So lemme get this straight. UK.gov ministries are getting better value from AWS... by spending more on AWS?

One Government Value Agreement working as intended, we see


The UK's Home Office has handed AWS a fresh four-year hosting contract worth up to £120m under the One Government Value Agreement, just weeks after the Department for Work and Pensions renewed its vows with the US cloud biz.

The deal agreed with the Home Office replaces one that was inked with AWS in December last year valued at up to £100m and was also scheduled to run until November 2023.

There is scant detail about the contract on Gov.uk's own pages, save to say that it started on 1 December, a day after the previous one was closed prematurely, and it is not suitable for SMEs to add their products or serivces into the mix, i.e - this hosting gig is only for AWS.

Presumably the Home Office decided to end the previous hosting contract early because of the extra discounts negotiated under the One Government Value Agreement (OGVA), although El Reg has not seen the price list to determine how much more value those negotiations wrung out of vendors.

To date, Microsoft, Google, UKCloud, IBM, HPE and, most recently, AWS joined the programme last month. At the time, AWS told us members of its 150-strong Partner Network – small and large resellers, service providers, and consultancies – will also get a slice of its government work.

Another government department to have hitched its wagon to the OGVA is the Department for Work and Pension (DWP), which performed a seemingly similar switcheroo, although it did say it agreed to the vastly more expensive contract because the original was "currently not delivering best value for money".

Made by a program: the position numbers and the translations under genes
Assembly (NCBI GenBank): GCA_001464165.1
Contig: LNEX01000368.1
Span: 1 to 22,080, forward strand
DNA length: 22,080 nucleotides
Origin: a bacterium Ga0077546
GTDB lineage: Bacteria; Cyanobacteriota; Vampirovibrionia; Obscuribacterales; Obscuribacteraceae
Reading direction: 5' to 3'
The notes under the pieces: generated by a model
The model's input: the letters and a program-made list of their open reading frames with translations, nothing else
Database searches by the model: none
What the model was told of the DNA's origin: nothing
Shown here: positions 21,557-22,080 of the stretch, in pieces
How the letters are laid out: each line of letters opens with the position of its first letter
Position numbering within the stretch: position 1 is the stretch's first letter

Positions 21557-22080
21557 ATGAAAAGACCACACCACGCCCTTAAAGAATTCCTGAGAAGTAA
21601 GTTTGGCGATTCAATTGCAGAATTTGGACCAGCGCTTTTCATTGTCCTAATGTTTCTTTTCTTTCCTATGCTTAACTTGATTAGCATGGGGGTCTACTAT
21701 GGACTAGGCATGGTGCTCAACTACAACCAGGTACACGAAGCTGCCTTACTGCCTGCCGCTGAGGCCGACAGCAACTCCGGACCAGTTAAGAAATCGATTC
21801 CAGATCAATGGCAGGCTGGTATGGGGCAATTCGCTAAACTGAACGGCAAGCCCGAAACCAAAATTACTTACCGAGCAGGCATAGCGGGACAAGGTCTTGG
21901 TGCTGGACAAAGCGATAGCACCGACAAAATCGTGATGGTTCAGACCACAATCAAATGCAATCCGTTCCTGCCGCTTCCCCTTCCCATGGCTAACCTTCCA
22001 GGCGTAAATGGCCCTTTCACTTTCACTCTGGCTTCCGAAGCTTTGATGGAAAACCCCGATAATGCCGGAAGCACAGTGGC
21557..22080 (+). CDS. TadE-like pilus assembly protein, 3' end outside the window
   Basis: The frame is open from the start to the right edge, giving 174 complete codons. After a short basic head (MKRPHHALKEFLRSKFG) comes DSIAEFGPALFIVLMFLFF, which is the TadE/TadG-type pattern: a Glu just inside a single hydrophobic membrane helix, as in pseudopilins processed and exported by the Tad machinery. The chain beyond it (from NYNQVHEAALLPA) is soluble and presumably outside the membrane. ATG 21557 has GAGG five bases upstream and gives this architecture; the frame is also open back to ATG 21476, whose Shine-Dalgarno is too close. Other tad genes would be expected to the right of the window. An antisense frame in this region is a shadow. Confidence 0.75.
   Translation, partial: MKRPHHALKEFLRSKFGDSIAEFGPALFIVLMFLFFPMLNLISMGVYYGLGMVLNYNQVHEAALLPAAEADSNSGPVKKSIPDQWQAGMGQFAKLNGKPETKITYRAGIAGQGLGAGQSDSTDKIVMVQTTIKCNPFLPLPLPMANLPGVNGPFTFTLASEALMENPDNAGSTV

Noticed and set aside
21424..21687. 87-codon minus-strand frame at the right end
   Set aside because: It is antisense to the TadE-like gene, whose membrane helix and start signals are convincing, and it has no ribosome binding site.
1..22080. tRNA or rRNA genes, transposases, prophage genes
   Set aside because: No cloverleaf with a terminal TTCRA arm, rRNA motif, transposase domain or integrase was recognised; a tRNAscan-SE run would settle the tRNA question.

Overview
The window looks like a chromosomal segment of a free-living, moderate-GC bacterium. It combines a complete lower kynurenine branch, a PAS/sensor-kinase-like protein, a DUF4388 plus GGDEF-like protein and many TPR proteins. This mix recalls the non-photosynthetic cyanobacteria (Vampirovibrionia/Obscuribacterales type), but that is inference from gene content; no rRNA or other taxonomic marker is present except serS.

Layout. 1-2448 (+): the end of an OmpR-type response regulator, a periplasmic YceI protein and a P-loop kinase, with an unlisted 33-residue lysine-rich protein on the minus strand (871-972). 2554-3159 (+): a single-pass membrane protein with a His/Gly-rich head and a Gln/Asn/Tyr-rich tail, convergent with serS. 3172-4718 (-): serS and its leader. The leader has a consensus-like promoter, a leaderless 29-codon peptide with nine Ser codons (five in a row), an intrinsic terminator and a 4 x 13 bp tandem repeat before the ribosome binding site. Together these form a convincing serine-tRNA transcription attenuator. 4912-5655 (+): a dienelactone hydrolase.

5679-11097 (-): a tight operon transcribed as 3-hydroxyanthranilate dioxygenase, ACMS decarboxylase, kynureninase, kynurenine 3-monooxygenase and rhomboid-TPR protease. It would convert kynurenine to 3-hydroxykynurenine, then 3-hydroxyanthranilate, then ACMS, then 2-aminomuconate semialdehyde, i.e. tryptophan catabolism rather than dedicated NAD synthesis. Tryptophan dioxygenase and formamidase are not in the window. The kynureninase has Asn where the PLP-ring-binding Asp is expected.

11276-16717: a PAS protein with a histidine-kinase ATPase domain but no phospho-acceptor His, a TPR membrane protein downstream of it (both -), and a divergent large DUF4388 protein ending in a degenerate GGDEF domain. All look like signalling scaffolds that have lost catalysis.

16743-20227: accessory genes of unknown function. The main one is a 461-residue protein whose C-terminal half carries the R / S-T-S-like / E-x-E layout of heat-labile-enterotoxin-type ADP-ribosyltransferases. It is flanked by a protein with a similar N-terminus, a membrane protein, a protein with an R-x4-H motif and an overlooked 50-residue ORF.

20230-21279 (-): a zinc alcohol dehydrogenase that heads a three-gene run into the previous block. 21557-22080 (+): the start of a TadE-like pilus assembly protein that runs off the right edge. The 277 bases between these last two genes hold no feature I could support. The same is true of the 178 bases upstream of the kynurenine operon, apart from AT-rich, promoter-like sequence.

In this instance, the original DWP contract started on 1 August 2019 and was due to end on 31 July 2021. While the contract value was listed at £1,538,461, a glimpse inside showed the initial invoice would be $2m, with a second Reserved Instance (RI) purchase due in December 2019 to the tune of $1.968m. The total, therefore, came to $3.968m, which the DWP handily converted to £3,095,040.

The Order Form, issued under the G-Cloud 10 Framework Agreement, listed the total Call-Off contract value from which the charges can be drawn as being £18.269m.

However, these sums were not deemed value for money by the DWP and so it cancelled the contract and made an even juicier award to AWS under the G-Cloud 12 Framework Agreement. With nearly a year still to run on the previous contract, the OVGA card was played and the DWP signed up to a contract starting in December 2020 that would see it handing over $24.5m per year for three years, making a grand total of $73.5m (or £57m at a pre-Brexit pegged exchange rate of £0.78166 to $1).

Things could, however, end up considerably dearer. While the value of the contract was listed at between £18m-£57m, the spend could reach $110.25m (or 150 per cent of the original spend commitment) before the procurement process has to kick off again.

The Register has asked AWS, the Home Office and the DWP to comment. After all, this could be a bundling up of old work under a new regime to save costs amid the government's desire for a migration cloudwards. Alternatively, when faced with spiralling costs, departments have simply opted to double-down with team Bezos. Lucky old AWS.

We will update should a statement be forthcoming. ®


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